Researchers at the time were working on just such a lightweight cryptosystem. On Stanford’s campus, Cerf noted that Whit Diffie and Martin Hellman had researched and published a paper that described the functioning of a public key cryptography system. But they didn’t yet have the algorithms to make it practical. (Ron Rivest, Adi Shamir and Leonard Adleman published the RSA algorithm in 1977).
As it turns out, however, Cerf revealed that he _did_ have access to some really bleeding edge cryptographic technology back then that might have been used to implement strong, protocol-level security into the earliest specifications of TCP/IP. Why weren’t they used? The culprit is one that’s well known now: the National Security Agency.
Cerf told host Leo Laporte that the crypto tools were part of a classified NSA project he was working on at Stanford in the mid 1970s to build a secure, classified Internet.
“During the mid 1970s while I was still at Stanford and working on this, I also worked with the NSA on a secure version of the Internet, but one that used classified cryptographic technology. At the time I couldn’t share that with my friends,” Cerf said. “So I was leading this kind of schizoid existence for a while.”
Hindsight is 20:20, as the saying goes. Neither Cerf, nor the NSA nor anyone else could have predicted how much of our economy and that of the globe would come to depend on what was then a government backed experiment in computer networking. Besides, Cerf didn't elaborate on the cryptographic tools he was working with as part of his secure Internet research or how suitable (and scalable) they would have been.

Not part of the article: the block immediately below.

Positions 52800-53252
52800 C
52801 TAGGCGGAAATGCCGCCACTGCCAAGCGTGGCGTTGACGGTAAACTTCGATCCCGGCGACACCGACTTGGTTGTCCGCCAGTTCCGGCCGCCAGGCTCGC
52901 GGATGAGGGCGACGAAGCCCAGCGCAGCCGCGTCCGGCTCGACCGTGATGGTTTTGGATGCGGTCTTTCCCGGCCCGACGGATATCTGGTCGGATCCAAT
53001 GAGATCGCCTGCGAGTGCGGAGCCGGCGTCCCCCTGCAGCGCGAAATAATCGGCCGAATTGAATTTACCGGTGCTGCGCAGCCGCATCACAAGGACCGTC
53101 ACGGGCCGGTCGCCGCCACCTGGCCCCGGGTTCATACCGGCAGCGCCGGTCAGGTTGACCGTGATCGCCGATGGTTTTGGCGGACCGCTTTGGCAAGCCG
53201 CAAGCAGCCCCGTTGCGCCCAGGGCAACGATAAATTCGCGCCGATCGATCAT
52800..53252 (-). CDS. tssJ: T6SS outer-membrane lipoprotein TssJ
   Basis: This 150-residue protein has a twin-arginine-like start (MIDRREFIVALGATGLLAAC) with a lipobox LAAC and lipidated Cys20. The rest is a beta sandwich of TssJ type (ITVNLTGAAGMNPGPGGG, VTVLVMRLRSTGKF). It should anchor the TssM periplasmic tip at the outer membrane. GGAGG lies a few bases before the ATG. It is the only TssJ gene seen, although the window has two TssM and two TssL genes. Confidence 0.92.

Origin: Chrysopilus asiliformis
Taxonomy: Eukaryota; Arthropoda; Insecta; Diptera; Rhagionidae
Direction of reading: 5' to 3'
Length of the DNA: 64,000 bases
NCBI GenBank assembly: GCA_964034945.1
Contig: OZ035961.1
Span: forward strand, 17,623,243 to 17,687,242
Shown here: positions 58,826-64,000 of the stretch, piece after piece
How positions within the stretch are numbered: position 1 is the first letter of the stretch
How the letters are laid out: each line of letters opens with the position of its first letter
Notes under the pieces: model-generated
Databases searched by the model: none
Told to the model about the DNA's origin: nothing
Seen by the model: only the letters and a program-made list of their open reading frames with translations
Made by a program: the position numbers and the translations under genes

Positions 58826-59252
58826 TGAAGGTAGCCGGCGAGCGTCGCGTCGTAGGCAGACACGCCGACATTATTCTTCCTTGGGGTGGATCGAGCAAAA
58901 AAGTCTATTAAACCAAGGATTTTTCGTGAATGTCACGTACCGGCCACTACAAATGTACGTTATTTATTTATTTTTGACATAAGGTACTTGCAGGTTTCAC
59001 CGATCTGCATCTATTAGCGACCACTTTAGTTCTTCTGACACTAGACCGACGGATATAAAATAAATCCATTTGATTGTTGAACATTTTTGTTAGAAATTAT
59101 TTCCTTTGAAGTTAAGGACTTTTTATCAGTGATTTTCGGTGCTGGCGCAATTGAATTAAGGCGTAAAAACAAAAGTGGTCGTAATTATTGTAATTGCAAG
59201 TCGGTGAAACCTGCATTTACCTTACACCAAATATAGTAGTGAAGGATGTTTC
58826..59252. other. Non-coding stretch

But it’s hard to listen to Cerf lamenting the absence of strong authentication and encryption in the foundational protocol of the Internet, or to think about the myriad of online ills in the past two decades that might have been preempted with a stronger and more secure protocol and not wonder what might have been.
In the years after 9/11, as the Internet became an integral part of daily life in much of the world, some in the national security community warned that the network also would become a key conduit for terrorist attacks against a variety of targets. Utilities, critical infrastructure, banks and other vital pieces of the global economy would be choice targets for groups seeking to wreak havoc via electronic attacks. However, those attacks have not materialized.